« Last Edit: September 16, 2010, 09:23:37 PM by Jude »

Offline Serephino

Re: The 'If Gods so good' Paradox
« Reply #30 on: September 16, 2010, 09:57:44 PM »
I never said evil was good.  My point was for both to exist there must be a balance.  Okay, so thousands of people are starving to death.  That's bad; no argument there.  Doesn't that make you grateful that you are not starving?  Doesn't the existence of disease make you appreciate your good health?

My point is that if nothing bad ever happened, then good would not be good, but rather expected.  There would be no good.  You would expect to wake up every morning and have a big meal, the sun would be shining, you'd go to work where everything would go smoothly.  Everything would be just peachy all the time 24/7/365.  You know all that gossip, especially about celebrities, people enjoy so much?  That wouldn't exist.  There would be no happy endings to books and movies, because things would end well and it would be expected because that would be all we knew.  There might not even be books and movies because we wouldn't need entertainment to make us happy, and there wouldn't be anything to write about anyway.  Every story has an antagonist, but if no one ever did anything bad how can there be an antagonist?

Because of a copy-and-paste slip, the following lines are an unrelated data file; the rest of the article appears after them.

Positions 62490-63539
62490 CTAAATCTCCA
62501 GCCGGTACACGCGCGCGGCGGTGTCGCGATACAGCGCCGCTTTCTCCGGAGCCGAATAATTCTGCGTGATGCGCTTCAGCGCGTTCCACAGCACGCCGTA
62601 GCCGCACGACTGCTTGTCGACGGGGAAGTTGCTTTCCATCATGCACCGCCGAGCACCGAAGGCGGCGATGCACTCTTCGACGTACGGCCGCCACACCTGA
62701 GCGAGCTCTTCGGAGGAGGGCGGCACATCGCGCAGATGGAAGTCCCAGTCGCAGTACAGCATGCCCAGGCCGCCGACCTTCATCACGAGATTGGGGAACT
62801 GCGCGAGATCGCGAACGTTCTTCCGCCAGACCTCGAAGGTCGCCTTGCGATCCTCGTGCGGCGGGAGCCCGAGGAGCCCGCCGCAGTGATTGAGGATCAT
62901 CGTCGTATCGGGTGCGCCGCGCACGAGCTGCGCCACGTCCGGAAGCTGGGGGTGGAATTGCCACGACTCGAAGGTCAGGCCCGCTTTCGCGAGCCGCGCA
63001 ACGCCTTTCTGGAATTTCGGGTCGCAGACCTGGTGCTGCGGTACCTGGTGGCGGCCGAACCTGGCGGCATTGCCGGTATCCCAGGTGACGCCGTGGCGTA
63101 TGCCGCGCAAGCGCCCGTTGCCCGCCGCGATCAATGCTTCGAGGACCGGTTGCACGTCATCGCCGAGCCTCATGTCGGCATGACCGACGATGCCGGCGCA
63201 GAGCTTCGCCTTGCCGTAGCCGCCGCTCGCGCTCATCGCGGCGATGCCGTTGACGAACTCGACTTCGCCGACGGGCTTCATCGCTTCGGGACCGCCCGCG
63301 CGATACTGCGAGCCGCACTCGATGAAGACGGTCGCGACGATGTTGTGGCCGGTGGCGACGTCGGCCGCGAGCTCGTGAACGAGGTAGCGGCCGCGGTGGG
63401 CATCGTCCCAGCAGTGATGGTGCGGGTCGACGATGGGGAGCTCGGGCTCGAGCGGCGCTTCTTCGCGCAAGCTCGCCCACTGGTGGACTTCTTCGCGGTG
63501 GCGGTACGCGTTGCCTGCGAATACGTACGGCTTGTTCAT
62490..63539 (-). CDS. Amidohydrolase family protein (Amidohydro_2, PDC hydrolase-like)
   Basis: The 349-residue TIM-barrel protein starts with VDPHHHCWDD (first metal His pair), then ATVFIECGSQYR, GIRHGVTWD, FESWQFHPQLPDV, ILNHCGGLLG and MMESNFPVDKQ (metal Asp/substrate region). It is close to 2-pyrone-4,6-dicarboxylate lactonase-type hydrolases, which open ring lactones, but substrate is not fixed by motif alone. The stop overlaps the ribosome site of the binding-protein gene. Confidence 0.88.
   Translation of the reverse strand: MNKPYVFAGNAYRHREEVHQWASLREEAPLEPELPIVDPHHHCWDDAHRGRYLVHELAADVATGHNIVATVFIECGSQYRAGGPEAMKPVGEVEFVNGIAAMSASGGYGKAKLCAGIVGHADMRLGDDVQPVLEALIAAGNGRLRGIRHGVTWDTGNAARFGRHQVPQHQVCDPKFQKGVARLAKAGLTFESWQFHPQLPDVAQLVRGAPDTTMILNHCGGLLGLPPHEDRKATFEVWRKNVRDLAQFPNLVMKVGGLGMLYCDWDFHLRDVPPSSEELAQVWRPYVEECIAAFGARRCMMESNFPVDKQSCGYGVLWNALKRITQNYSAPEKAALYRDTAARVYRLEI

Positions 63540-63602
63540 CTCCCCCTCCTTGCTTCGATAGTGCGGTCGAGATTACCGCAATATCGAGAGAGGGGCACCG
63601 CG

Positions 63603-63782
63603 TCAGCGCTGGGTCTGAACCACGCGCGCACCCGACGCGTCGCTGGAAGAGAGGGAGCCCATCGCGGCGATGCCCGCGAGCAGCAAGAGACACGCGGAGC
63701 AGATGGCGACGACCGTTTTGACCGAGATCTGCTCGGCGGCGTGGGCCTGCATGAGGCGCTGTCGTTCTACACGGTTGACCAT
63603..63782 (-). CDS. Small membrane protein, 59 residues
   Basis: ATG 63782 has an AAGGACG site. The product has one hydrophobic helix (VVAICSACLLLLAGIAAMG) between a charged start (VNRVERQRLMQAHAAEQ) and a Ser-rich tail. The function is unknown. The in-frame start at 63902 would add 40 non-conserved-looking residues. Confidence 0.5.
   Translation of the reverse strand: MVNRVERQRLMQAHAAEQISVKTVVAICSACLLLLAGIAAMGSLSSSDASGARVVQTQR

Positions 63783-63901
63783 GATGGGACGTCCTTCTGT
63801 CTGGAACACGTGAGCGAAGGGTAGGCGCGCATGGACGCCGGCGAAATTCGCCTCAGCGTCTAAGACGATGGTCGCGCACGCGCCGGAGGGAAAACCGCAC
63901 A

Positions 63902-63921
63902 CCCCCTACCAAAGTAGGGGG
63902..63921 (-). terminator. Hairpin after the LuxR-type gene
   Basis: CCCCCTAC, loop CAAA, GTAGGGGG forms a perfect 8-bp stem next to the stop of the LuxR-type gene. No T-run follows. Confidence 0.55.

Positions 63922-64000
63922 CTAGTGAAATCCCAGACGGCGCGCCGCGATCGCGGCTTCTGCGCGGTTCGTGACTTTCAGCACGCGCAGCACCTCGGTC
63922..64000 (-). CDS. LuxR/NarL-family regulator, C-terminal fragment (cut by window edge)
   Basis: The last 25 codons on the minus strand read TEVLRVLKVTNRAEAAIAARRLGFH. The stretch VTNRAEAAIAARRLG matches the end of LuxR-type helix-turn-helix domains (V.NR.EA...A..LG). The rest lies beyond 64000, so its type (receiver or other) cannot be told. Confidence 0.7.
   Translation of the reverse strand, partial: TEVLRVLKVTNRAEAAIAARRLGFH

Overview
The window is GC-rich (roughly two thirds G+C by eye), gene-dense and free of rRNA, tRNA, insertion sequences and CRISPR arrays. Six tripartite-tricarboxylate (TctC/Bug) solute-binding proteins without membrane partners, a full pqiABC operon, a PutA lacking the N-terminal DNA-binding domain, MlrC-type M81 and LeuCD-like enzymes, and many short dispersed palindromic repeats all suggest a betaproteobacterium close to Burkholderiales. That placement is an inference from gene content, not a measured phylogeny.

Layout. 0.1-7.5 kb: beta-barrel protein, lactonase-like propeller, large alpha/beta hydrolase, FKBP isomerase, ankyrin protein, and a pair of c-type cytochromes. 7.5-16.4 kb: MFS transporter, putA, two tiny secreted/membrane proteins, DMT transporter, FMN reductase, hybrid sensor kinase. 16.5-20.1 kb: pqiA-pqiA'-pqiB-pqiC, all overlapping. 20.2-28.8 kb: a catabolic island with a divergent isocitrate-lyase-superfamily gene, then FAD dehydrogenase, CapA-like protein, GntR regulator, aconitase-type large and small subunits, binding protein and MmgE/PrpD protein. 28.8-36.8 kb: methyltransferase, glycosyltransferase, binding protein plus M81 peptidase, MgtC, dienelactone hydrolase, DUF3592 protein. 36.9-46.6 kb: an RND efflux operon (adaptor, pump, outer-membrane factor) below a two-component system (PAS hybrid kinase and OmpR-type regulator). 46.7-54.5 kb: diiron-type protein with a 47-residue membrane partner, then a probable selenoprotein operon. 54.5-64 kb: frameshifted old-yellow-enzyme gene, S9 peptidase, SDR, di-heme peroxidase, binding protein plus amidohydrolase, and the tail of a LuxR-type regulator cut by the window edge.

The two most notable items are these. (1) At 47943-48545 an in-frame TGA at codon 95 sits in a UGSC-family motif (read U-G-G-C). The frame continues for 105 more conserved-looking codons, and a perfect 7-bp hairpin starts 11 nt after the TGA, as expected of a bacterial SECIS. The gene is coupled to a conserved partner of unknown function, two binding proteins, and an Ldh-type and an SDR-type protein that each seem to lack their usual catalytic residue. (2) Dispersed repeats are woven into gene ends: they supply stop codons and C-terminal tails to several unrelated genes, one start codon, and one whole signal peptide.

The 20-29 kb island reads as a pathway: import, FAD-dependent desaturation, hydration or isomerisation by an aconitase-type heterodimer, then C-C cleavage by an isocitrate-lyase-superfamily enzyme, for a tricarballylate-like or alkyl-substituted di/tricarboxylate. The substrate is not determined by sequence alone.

Love, creativity, beauty, passion...  They uplift our spirits and bring us joy because they counteract the bad.  If nothing bad ever happened we wouldn't need anything to cheer us up, so whatever makes you feel better after a bad day, forget that.  Sunrises are pretty, but it would be impossible to ever see one if the sun shone all the time because there was no darkness.  We could never appreciate a sunny day if it never rained. 

We wouldn't need Science either.  Our lives wouldn't need improving, so why bother?  There would be no diseases to cure.  There wouldn't be natural disasters to try and understand and predict.  Necessity is the mother of invention, so if we don't need anything what reason would there be to invent?